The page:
Trump says Israel should wrap up war AND Israel cancels US Delegation after US vote for Cease fire in UN as Biden and Harris call for end to war


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JERUSALEM (Reuters) - Republican presidential candidate Donald Trump said he would have reacted the same way Israel did after Hamas' Oct. 7 attack, but that Israel was losing international support and should wrap up its war against the Islamist group in Gaza.

Hamas' killing spree through southern Israel, Trump said, was "one of the saddest things I've ever seen."

"That being said, you have to finish up your war. You have to finish it up, you got to get it done," he said.

The former U.S. president made the comments in an interview with Israeli newspaper Israel Hayom published on Monday. A video of the interview was posted on the newspaper's website.

The Oct. 7 attack sparked the war in Gaza that has raged for nearly half a year. Israel says its offensive will continue until Hamas is destroyed and its hostages in Gaza are released.

Israel's intent to expand its operation into the southern Gaza city of Rafah, where over a million Palestinians are sheltering, has caused a rift with the Biden administration, which has said that doing so would be a mistake.

Prime Minister Benjamin Netanyahu on Monday said he will not send a delegation to discuss the planned Rafah operation to Washington after the United States refrained from vetoing a U.N. Security Council proposal calling for a ceasefire in Gaza.

Trump was also asked how he would have reacted had his family been victims of Hamas' rampage.

"I would say I would act very much the same way as you did. You'd have to be crazy not too. Only a fool would not do that. That was a horrible attack," he said. "It bothers me so much when I see people, they don't talk about Oct. 7 anymore, they talk about how aggressive Israel is."

The Hamas-led attack killed 1,200 people and resulted in more than 250 being taken hostage, according to Israeli tallies. Since then, Israel’s assault on Gaza has killed more than 32,000 people, according to Hamas-run health authorities in Gaza.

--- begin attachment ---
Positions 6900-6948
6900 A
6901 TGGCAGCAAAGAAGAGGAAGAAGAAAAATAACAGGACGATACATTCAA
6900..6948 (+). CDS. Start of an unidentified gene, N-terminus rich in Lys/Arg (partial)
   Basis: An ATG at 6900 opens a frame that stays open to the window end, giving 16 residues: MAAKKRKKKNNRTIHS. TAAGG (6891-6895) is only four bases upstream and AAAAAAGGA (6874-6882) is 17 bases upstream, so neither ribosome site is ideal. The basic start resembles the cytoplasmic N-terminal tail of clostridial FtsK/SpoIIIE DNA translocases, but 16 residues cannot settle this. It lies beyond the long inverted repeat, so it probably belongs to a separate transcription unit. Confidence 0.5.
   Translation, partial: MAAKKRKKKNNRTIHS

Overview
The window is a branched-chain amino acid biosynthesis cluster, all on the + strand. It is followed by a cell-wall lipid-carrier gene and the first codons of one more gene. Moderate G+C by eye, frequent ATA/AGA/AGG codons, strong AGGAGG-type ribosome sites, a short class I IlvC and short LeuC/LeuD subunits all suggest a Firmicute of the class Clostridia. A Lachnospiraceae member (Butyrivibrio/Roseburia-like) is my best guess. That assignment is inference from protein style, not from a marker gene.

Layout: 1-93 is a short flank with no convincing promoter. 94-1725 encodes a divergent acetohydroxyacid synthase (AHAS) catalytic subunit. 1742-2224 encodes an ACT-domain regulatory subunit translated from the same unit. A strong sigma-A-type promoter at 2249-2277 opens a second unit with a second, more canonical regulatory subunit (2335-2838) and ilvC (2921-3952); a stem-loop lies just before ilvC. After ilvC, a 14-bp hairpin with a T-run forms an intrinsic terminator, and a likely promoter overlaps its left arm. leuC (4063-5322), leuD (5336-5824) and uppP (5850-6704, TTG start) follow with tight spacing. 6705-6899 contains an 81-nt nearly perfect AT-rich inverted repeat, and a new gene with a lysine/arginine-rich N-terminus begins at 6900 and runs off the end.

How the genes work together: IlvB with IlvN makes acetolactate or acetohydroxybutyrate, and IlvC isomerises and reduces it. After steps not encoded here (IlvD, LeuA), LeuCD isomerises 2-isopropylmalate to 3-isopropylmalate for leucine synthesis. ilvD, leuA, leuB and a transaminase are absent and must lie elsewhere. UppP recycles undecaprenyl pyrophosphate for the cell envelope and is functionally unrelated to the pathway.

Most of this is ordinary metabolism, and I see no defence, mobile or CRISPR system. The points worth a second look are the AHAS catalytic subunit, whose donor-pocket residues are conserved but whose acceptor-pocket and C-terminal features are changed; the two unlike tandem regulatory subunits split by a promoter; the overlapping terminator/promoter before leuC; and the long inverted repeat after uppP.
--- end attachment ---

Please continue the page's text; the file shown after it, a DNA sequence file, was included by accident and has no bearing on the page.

Israel cancels high-level meeting in Washington after U.S. abstains on cease-fire resolution​

What we know​

  • After Russia and China vetoed a U.S.-sponsored resolution last week, the U.N. Security Council approved a new resolution today, demanding an immediate humanitarian cease-fire in the Gaza Strip during the Muslim holy month of Ramadan, which ends April 9.
  • Israeli Prime Minister Benjamin Netanyahu canceled a delegation that was supposed to visit the White House this week. He accused the U.S. of hurting Israel's war effort for failing to veto the cease-fire resolution. President Joe Biden requested the delegation to discuss the looming ground invasion of Rafah and for the U.S. to offer alternative options to reduce potential civilian casualties.
  • The U.S. had warned that the new resolution, which was backed by Russia and China, could hurt cease-fire negotiations, raising the possibility of another American veto. Instead, the U.S. abstained from voting. Israel believes the chances of a hostage deal in the near future are “50/50 right now,” an Israeli official told NBC News today. The official said Israel and the U.S. are waiting for Hamas to respond to a proposal hammered out in Qatar in recent days.
  • After Vice President Kamala Harris refused to rule out that Israel could face consequences if it makes the "mistake" of invading Gaza's southernmost city of Rafah, Israeli Defense Minister Yoav Gallant is in Washington meeting with senior U.S. officials.
  • U.N. Secretary-General António Guterres also warned today that a ground assault on Rafah "would cause a humanitarian disaster." More than 1 million Palestinians, many of them displaced from other parts of the enclave, are sheltering in the city. Speaking at a news conference during a visit to Jordan, Guterres said there is a "growing international consensus to tell Israel that a cease-fire is needed."
  • The death toll in Gaza has surpassed 32,200, including at least 30 people who have died of malnutrition, according to the enclave's Health Ministry. Another 74,500 have been reported injured. The Israeli military said at least 247 soldiers have been killed since the ground invasion of Gaza began.